Building Our Classroom Community

with Mrs. Vaage's Grade 1's

Each year our school administration chooses a story for our staff to use as inspiration and professional growth. The story for this year was "I Wish I Was a Butterfly" by ... This incredible story is about a cricket who feels very ugly because he believe what the frog at the edge of the pond had told him. It wasn't until his friend, the spider, showed him that he was beautiful to him because of their friendship.

I chose to use this story to introduce community building for my own classroom. I created a display on our prayer table with the book, a vase with symbols for all of the story characters, and a pond made from a blue Pyrex pie plate with green grass surrounding it.

We read the story, then created a circle with the pond in the center. Each child selected a stone to represent him/her, wrote their name on it, and placed it in the pond. We noticed that every time one new stone entered, it bumped and touched others. We have used this metaphor so many times this year to have a visual of "whatever we do affects others." If we say hurtful thing, we hurt the entire class. If we say caring and loving things, we improve our entire class.

Following is an example of how this was used to center our class meetings when any issues needed addressing.

It was Chinese New Year's, but because we were immersed in space study, I chose not to focus any learning activities for this holiday. Our class was doing spelling, practicing writing "oy" chunk words, like boy, toy, and so on. The adjacent kindergarten class came in with their dragon dance and to wish us a Happy Chinese New Year! I wished them 'Gung Hei Fat Choy' in return. After they left, we continued with our spelling, and I added the word "choy" like in Happy New Year's in Chinese.

One child interjected, "Hey, we should write it in Chinese characters" and I replied that I had the materials in a prop box and could do it, but that we would not do it on this particular day. "Perhaps some other day, " I said.

Three children started to "Boo-oo," so I called for a class meeting. We placed the pond in the center and I asked the children to tell me why I had called the meeting. The usual answers came up - too noisy, not listening, but then one child said, "It was because of the boo-ooing."

I showed them my rock in the pond, and pushed at some of the outlying rocks, which made them all shuffle and bump into each other. I asked them to tell me if they noticed what happened to my rock. They all saw that it had moved and bumped into others. So I asked if it was safe for me to do my job? Or was it safe for others for learning? The children understood the impact of their impulsive action.

One child, A., offered to say a prayer. "I pray that our class can be the best we can be, that we will all try our hardest, so we can learn."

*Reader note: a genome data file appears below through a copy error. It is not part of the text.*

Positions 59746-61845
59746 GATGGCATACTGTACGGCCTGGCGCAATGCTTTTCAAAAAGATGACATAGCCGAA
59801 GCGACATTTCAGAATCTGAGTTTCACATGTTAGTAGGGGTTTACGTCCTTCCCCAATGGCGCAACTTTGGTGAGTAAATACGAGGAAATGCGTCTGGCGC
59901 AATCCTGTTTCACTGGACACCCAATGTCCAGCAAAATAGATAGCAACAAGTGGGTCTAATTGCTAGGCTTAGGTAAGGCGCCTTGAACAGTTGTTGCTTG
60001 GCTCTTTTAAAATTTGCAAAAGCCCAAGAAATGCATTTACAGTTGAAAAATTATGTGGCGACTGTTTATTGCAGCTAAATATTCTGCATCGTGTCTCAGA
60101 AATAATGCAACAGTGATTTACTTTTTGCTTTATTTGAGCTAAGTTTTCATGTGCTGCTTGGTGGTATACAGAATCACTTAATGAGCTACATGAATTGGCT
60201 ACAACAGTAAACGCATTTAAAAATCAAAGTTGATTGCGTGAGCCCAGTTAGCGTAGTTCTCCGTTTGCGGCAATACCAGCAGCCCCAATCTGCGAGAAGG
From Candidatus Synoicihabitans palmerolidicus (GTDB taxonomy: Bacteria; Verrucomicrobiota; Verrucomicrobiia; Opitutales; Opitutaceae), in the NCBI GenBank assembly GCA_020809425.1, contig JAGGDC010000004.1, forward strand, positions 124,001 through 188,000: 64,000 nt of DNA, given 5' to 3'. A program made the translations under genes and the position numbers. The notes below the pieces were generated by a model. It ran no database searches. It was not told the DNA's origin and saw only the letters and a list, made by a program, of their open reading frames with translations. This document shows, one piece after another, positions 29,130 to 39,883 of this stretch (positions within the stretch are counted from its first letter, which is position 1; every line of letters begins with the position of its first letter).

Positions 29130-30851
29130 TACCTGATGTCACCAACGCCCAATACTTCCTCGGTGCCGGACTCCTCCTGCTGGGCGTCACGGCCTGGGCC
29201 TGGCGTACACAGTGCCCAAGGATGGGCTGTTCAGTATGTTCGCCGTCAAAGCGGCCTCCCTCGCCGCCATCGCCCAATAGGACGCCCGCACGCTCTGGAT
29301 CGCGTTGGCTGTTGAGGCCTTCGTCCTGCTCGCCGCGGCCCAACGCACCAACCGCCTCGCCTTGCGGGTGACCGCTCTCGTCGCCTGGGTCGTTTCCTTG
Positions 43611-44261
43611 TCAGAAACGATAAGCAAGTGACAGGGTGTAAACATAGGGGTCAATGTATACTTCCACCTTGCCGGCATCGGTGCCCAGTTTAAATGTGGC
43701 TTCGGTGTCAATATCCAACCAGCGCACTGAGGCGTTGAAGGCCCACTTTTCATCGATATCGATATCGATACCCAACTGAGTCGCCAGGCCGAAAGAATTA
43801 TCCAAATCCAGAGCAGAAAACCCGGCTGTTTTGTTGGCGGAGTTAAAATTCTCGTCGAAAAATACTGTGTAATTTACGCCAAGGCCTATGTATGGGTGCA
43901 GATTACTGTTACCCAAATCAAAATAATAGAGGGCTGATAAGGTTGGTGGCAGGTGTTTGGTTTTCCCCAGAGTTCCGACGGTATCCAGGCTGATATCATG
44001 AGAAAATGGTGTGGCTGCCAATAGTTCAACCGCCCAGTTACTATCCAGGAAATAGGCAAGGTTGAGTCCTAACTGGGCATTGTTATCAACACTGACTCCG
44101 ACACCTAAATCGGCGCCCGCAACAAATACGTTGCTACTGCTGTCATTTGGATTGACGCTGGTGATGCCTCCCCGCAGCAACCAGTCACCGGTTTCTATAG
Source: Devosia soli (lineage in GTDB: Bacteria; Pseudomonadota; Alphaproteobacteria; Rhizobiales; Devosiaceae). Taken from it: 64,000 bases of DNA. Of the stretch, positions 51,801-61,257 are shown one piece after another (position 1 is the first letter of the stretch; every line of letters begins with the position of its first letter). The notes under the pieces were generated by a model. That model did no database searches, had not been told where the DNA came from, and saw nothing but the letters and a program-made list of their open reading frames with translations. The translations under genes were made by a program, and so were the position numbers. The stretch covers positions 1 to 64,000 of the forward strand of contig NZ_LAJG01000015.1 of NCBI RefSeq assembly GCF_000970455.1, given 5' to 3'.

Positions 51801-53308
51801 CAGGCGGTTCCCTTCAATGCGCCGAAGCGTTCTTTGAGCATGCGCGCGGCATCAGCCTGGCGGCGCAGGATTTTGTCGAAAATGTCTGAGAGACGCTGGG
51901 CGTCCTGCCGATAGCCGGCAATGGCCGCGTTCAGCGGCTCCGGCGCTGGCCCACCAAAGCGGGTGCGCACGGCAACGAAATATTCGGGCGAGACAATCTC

Another, the initiator of the boo-ooing, also offered a spontaneous prayer, "I pray that we care for and love each other, to help us all to be the best we can be."

This metaphor is so strong and so visual, that it is perfect to illustrate complex and abstract concepts very simply. Kids get it.  Every meeting we have, they understand to deeper and deeper levels. They also have come to understand that the frog had been marginalized - their word is "bumped out" because he had been hurt by someone else before. They recognize and have used words like "swamp" or "muddy" because our pond is not as balanced as it could be. Our life lessons refer back to the pond every single time - the children understand with their intuitive and spiritual natures how it should be - that we should all be trying for our best to improve our class, our world.

 

 

Involving Children in Choosing our Topics of Study

Over the past many years I have come to realize that when children have a voice in their topics of study, they apply more effort and are more keen and involved. Following is our initial brainstorming of things that the children "wanted to learn" before Grade 1 was over.

 

It seems a dilemma of controversial pulls - do we teach the curriculum or do we follow the children's interests and cover the curriculum through these topics. But in actuality, if the children follow their own interests, they also become more engaged learners for all topics. They always cover the curriculum in addition to having a wonderful, extended learning adventure. For this class, the main topic of interest ended up being Space. We have been covering this all year long, and the passion for learning is incredible. We have diverted to cover other timely topics, but this has been our main study, and cohesive bond.

 

Creating Classroom Guidelines for Behavior

If children are involved in helping create guidelines for behavior, they are more likely to have ownership for them. I always share my philosophy for creating an optimal learning environment. "It has to be safe for your body, safe for your heart (feelings), and safe for learning." How the children interpret this came out with the following statements.

We did not rewrite these statements, to make it look "pretty" because it is a living document. We have gone back to it several times to ask if anything needs to be added or changed, so children understand that sometimes statements need to be brought up to date.


Welcome Song

We have a standard song that we use to welcome anyone into our class. After the first week or so of introducing it to the children, they are now the conscientious ones to welcome newcomers. "Mrs. Vaage, don't forget the Welcome Song!" are the words I hear now. The words are to the tune of Skip to My Lou.

Welcome, Mrs. ..., come on in,
Welcome, Mrs. ..., come on in,
Welcome, Mrs. ..., come on in,
We're so glad you're here.